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Small, quirky, well-made, and fun-to-drive: the MINI formula has held together even through its transfer from its original owners to BMW's stewardship. This year, we get the mini-est MINI of the new breed yet: the Cooper Coupe. Available in all three standard MINI flavors, the Coupe aims to pack in more style and performance per cubic inch than anything else in the range. And it succeeds.
Whether you love it or hate it, you have to admit the roofline of the new MINI Coupe is a head-turner. From the heavily raked windshield to the large rear spoiler, the swooping shape is called the "helmet" by MINI, and it's an apt descriptor. Below the helmet, the Coupe is basically standard MINI, though it does have some unique traits under the skin.
In contrast to its hatchback and Clubman siblings, the Coupe has a more rearward weight bias, which makes it handle more neutrally, and gives it a somewhat greater willingness to enter the realm of steady-state oversteer than the others, or than most front-drive car for that matter. This makes it a ready companion in fast switchbacks, rotating almost as well and as easily as a rear-wheel-drive car. Combined with its punchy array of 1.6-liter four-cylinder engines, the MINI Coupe range is one of the most fun-to-drive cars in its class.
Those engines come packaged in the three usual MINI trim levels: standard MINI Cooper Coupe, MINI Cooper S Coupe, and MINI John Cooper Works Coupe. The base MINI Coupe gets a naturally-aspirated 1.6-liter four that generates 121 horsepower, while the Cooper S Coupe adds a turbocharger to increase power by 50 percent to 181 horsepower. The John Cooper Works model ups the output to 208 horsepower. Each model also gets progressively sportier suspension tuning, interior appearance options, and exterior cues.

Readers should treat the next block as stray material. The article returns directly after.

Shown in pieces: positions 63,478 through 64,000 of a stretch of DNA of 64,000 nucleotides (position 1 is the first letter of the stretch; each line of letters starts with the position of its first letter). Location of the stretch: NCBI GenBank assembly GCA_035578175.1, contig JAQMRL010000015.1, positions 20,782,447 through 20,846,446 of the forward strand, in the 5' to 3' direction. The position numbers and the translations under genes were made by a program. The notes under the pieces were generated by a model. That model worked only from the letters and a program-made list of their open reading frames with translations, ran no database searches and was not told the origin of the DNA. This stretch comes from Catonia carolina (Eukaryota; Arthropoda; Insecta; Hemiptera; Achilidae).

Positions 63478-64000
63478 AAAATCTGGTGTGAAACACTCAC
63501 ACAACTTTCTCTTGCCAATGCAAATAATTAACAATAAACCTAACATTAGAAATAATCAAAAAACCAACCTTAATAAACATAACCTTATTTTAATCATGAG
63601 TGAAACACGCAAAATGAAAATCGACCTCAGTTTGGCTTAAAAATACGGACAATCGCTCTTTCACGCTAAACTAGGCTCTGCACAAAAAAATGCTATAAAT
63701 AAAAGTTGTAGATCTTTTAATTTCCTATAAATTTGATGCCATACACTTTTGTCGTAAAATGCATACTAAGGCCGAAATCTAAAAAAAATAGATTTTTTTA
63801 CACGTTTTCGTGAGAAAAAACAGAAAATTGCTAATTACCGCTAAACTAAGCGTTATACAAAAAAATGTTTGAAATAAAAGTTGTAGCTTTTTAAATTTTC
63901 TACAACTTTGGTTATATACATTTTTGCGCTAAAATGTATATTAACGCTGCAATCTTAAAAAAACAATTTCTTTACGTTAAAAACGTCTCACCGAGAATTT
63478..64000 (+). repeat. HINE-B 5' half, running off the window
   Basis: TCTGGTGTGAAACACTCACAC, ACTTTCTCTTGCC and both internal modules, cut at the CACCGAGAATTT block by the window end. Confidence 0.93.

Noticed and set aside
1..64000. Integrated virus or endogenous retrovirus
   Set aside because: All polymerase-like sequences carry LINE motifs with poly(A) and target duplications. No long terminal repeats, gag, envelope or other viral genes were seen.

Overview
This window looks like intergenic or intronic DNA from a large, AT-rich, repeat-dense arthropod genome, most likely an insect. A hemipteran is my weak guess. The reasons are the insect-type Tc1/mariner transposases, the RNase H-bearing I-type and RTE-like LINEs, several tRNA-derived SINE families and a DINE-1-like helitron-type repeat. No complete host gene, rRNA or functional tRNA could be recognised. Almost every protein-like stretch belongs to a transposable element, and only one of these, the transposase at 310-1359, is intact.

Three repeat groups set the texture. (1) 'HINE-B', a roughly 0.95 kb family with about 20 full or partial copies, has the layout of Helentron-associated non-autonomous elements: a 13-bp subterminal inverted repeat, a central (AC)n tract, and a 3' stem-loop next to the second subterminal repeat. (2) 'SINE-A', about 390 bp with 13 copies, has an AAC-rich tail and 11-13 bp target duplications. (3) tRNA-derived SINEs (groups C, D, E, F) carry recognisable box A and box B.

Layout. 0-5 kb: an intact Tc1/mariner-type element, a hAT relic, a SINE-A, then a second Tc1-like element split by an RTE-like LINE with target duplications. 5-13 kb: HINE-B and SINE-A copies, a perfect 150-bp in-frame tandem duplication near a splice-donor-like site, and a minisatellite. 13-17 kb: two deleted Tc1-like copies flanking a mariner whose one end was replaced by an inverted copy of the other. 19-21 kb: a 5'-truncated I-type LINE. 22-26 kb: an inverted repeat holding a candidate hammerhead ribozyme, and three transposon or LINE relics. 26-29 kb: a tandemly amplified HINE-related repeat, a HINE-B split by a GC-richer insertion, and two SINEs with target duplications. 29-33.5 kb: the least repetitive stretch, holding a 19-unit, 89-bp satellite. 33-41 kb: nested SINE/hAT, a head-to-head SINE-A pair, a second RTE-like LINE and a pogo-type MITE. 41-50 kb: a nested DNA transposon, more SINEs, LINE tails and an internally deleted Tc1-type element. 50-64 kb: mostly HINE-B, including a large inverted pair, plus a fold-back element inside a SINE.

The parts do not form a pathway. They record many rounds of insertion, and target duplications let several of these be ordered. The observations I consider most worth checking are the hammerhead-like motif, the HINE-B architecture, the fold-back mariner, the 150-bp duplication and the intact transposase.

Speaking of the interior, it's more spacious and comfortable than you might guess given its small exterior dimensions. Six-foot-plus adults can sit comfortably with ample headroom, though somewhat less so than in the hatchback MINI Cooper, due to the lower roofline. Shoulder and hip room is very good as well. Our only beef with the MINI is that some of the materials on the dash and some of the switchgear doesn't look as nice as its $22,000-$32,000-plus price tag might indicate.
Despite their small size, the MINI Coupes aren't lacking in technology: the MINI Connected infotainment system with optional navigation includes smartphone and Bluetooth integration, iPod connectivity, voice commands, and the ability to use some apps. It's controlled through a small joystick in the lower center console that's a bit cumbersome, and there's no touchscreen, but one the whole it's a serious upgrade for the tech junkie with a MINI streak.
Safety of the Coupe hasn't been independently evaluated yet as it's a brand-new model, but it comes standard with anti-lock brakes, stability and traction control, and a well-engineered crash structure--2010 MINI Coopers rated four stars in front and side collisions under the old rating system.
- Great handling
- Good gas mileage, even in sportier models
- More practicality than you'd expect
- Eye-catching looks
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- Ultimately still a front-drive sports car
- Can be pricey when well-equipped
- Some of the interior materials are sub-par